First, granting hereditary honours and tides of nobility. Persons thus distinguished, though perhaps meaner than the meanest of their dependents, are apt to consider themselves as belonging to a higher order of beings, and made for power and government. Their birth and rank necessarily dispose them to be hostile to general liberty, and when they are not so, and discover a just zeal for the rights of mankind, it is always a triumph of good sense and virtue over the temptations of their situation. It is, therefore, with peculiar satisfaction that I have found in the Articles of Confederation an order that no titles of nobility shall be ever granted by the united states. Let there be honours to encourage merit, but let them die with the men who have earned them. Let them not descend to posterity to foster a spirit of domination and to produce a proud and tyrannical aristocracy. In a word, let the united states continue for ever what it is now their glory to be — a confederation of states prosperous and happy, without lords, without bishops  and without kings.
Secondly, the right of primogeniture. The tendency of this to produce an improper inequality is very obvious. The disposition to raise a name by accumulating property in one branch of a family is a vanity no less unjust and cruel than dangerous to the interest of liberty and no wise state will encourage or tolerate it.
Thirdly, foreign trade is another of the enemies against which I wish
to caution the united states. But this operates unfavourably to a state
in so many more ways than by destroying that equality which is the basis
of liberty that it will be proper to take more particular notice of it.
But to proceed to some observations of a different nature. The united States have, I think, particular reason to dread the following effects of foreign trade.
By increasing importation to feed luxury and gratify prodigality, it will carry out their coin and occasion the substitution of a delusive paper currency, the consequence of which will be that ideal wealth will take place of real, and their security come to depend on the strength and duration of a bubble. I am very sensible that paper credit is one of the greatest of all conveniencies, but this makes it likewise one of the greatest of all temptations. A public bank (while it can circulate its bills) facilitates commerce and assists the exertions of a state in proportion to its credit. But when it is not carefully restricted and watched, when its emissions exceed the coin it can command and are carried near the utmost length that the confidence of the public will allow, and when, in consequence of this, its permanence comes to depend on the permanence of public credulity, in these circumstances, a bank, though it may for a time (that is, while a balance of trade too unfavourable does not occasion a run, and no events arise which produce alarm) answer all the ends of a mine from which millions may be drawn in a minute, and, by filling a kingdom with cash, render it capable of sustaining any debts, and give it a kind of omnipotence. In such circumstances, I say, notwithstanding these temporary advantages, a public bank must at last prove a great calamity and a kingdom so supported, at the very time of its greatest exertions, will be only striving more violently to increase the horror of an approaching convulsion.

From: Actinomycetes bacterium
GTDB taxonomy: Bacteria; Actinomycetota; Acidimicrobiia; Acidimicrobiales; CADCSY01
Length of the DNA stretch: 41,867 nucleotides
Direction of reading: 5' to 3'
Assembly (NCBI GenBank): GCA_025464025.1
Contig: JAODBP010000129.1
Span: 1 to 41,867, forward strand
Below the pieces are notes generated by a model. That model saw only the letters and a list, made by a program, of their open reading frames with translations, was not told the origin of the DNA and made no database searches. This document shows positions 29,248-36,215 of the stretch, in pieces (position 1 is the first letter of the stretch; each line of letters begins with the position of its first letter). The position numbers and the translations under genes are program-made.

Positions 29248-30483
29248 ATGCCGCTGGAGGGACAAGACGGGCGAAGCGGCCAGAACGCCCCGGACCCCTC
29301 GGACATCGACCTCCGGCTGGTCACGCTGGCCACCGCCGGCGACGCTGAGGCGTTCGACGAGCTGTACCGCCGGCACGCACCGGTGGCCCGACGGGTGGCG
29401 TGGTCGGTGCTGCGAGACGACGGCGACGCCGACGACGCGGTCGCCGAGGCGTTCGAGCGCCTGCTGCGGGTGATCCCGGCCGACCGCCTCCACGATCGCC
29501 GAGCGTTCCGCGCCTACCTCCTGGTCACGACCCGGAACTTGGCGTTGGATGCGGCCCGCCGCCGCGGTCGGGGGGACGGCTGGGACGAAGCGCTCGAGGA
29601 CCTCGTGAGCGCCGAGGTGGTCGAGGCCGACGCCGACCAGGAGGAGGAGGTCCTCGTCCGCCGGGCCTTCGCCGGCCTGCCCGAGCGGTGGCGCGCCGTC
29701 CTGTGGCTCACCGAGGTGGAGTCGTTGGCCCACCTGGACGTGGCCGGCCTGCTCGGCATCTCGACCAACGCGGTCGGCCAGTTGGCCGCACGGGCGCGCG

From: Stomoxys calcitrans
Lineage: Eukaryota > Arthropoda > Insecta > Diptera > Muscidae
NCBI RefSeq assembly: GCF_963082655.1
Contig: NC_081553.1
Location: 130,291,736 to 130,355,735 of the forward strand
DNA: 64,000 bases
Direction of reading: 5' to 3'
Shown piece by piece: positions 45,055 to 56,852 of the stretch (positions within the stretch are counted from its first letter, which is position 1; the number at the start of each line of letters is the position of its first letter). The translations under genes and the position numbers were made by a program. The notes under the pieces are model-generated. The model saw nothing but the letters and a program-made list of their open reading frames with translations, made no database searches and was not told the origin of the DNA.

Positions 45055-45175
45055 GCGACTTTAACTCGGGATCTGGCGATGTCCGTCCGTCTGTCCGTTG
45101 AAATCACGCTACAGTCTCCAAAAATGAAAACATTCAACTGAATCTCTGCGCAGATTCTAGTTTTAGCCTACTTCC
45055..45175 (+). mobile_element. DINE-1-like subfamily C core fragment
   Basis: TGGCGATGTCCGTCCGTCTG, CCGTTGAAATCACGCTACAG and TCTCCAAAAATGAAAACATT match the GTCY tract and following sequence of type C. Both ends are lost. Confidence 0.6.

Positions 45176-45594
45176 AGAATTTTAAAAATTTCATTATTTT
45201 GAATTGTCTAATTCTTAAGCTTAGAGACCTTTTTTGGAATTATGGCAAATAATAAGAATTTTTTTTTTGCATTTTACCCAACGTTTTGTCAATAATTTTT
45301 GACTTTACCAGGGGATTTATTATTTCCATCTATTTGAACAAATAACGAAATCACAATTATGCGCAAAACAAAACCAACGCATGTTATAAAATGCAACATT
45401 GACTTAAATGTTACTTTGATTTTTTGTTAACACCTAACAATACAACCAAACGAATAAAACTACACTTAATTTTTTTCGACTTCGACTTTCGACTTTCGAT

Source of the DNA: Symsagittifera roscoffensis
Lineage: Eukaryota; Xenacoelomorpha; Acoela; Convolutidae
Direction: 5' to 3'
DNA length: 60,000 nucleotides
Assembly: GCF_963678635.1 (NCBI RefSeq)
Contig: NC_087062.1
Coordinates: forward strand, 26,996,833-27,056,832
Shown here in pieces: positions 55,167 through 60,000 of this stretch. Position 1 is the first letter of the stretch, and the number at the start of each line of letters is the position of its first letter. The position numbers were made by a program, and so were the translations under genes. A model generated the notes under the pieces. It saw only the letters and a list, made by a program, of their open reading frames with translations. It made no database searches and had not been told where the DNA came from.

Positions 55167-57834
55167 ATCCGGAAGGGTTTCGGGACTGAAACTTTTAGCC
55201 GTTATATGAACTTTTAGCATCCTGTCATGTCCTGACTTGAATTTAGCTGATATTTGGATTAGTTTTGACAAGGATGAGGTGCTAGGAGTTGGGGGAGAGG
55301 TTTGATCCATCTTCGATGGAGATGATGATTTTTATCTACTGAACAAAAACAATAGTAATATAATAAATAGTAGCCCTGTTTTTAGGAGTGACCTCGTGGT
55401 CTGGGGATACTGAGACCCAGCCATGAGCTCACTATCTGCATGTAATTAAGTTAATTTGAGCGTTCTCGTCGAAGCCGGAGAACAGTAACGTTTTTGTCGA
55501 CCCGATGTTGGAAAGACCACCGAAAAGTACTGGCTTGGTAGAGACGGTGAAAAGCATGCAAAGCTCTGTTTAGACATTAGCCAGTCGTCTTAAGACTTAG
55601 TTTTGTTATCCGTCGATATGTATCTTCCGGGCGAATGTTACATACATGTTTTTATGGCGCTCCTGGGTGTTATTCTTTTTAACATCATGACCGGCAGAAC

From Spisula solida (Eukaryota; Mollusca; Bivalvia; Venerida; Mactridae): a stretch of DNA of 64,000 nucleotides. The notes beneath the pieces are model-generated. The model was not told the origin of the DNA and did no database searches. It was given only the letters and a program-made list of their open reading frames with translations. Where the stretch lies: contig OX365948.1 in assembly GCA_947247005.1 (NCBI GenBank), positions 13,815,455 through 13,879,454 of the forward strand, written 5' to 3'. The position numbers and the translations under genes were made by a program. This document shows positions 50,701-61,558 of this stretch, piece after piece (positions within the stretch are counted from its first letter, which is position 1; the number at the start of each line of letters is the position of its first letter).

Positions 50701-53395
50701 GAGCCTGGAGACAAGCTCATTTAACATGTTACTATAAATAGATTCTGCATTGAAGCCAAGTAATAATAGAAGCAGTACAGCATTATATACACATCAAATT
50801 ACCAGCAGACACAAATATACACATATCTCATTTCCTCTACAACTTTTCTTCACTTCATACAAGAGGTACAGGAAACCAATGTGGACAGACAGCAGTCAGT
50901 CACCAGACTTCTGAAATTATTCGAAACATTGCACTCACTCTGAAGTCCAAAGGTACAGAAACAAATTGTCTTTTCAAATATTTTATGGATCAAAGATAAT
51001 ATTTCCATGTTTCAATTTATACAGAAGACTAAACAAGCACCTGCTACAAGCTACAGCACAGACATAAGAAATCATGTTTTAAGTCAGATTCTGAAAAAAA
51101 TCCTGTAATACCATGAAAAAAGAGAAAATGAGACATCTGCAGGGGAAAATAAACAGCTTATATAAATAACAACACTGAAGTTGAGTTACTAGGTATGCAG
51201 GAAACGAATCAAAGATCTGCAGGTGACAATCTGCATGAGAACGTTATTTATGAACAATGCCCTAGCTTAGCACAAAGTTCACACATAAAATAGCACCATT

The united States have already verified some of these observations and felt in some degree the consequences to which I have alluded. They have been carried through the war by an emission of paper which had no solid support and which now has lost all value. It is indeed surprising that, being secured on no fund and incapable of being exchanged for coin, it should ever have obtained a currency, or answered any important purpose.
Unhappily for Britain, it has used the means of giving more stability
to its paper-credit and being enabled by it to support expences greater
than any that have been yet known, and to contract a debt which now astonishes,
and may hereafter produce a catastrophe that will terrify the world. A
longer duration of the late war would have brought on this catastrophe
immediately. The peace has put it off for the present. God grant, if still
possible, that measures may be adopted which shall put it off for ever.